Risk of dementia found for veterans
A generation of Iraq and Afghanistan veterans exposed to explosions may be at risk for early-onset dementia, according to a new study that looked at the autopsied brains of four former combat service members and four athletes.
Scientists said their work showed evidence of a progressive degenerative brain disorder known as chronic traumatic encephalopathy (CTE), a disease found in recent years among deceased professional football players who had suffered multiple concussions.
What researchers said was particularly alarming was evidence that the disorder could result from exposure to a single blast.
"Ramifications are that these hundreds of thousands of military personnel are at risk for this disorder. It doesn't mean by any means that they all have or will get it. But they are at risk for it," says Ann McKee, a Department of Veterans Affairs scientist and co-author of the study in Science Translational Medicine.
The study findings were based on comparing brain autopsies of four Iraq and Afghanistan veterans with four young athletes, as well as studying mice exposed to a simulated blast.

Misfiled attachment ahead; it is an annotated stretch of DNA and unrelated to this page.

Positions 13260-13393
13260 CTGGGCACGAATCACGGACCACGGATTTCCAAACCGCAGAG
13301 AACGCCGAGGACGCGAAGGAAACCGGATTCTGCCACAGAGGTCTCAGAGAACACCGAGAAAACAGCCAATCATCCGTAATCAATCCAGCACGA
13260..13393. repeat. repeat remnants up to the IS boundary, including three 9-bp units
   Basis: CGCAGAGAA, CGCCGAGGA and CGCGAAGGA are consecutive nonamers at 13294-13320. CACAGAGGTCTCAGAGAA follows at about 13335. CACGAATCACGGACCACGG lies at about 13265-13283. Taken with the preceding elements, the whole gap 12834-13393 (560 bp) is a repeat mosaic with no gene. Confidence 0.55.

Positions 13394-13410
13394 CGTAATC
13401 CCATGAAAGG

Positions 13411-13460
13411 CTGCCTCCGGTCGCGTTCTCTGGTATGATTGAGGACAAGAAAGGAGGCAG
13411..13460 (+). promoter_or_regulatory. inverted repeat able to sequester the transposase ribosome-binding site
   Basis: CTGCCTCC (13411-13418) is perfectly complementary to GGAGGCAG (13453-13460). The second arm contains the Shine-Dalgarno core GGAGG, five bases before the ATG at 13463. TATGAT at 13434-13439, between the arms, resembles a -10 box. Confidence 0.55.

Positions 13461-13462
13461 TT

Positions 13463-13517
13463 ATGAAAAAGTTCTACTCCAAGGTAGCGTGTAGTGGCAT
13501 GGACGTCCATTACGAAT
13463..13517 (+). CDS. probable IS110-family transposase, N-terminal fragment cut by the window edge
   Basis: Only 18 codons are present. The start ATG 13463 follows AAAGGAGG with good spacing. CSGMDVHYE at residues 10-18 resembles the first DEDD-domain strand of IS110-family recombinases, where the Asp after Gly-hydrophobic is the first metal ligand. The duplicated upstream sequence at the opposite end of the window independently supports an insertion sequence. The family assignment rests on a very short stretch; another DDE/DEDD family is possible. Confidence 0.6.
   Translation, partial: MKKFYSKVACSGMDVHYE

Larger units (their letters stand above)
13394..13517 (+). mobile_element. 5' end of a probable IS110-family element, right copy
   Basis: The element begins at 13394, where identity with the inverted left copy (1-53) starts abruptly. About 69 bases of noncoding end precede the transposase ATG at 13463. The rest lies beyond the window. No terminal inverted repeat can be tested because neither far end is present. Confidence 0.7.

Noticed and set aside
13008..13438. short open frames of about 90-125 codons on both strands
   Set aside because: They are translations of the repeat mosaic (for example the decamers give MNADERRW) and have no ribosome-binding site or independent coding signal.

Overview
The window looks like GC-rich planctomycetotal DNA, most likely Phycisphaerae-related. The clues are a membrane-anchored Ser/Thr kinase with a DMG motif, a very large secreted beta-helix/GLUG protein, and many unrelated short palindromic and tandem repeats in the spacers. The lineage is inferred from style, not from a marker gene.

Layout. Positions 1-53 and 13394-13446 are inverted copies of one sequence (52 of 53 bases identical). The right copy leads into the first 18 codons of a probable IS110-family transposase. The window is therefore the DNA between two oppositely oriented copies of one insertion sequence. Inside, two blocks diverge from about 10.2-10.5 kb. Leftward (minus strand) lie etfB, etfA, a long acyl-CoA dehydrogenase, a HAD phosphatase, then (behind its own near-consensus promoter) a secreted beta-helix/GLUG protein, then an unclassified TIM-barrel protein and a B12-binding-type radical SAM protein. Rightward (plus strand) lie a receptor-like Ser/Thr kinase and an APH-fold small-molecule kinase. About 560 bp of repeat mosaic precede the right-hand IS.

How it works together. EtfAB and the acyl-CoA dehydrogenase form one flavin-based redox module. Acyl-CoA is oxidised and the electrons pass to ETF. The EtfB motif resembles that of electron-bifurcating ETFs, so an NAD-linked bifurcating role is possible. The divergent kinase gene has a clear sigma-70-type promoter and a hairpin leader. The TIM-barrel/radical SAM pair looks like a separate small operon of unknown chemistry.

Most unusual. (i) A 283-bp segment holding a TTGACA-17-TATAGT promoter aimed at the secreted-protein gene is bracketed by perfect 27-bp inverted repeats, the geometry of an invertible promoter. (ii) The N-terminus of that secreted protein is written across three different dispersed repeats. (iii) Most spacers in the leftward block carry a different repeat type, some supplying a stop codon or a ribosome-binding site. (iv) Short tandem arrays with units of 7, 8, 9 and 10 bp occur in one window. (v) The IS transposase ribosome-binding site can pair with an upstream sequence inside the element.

Brain-trauma scientists who treat or study soldiers and Marines who suffer combat brain injuries applauded the study for focusing attention on CTE but questioned some of the conclusions.
Given the limited number of brain autopsies in the study, Army Col. Geoffrey Ling cautioned against sweeping conclusions about risks to veterans in the future.
Daniel Perl, professor of pathology and a neuropathologist at the Uniformed Services University of the Health Sciences, says the findings will spur more research.
"It's not the whole story. It's just the beginning," he says.
Progression of CTE -- which is marked by memory loss, suicidal thoughts and aggression -- is slow, but appears to be irreversible after eight to 10 years, with the prospect of early dementia within a few decades, the scientists say.
"We need to find some answers quickly so that we can treat veterans, military personnel, before anything gets worse," says the study's lead author, Lee Goldstein, a scientist with Boston University.
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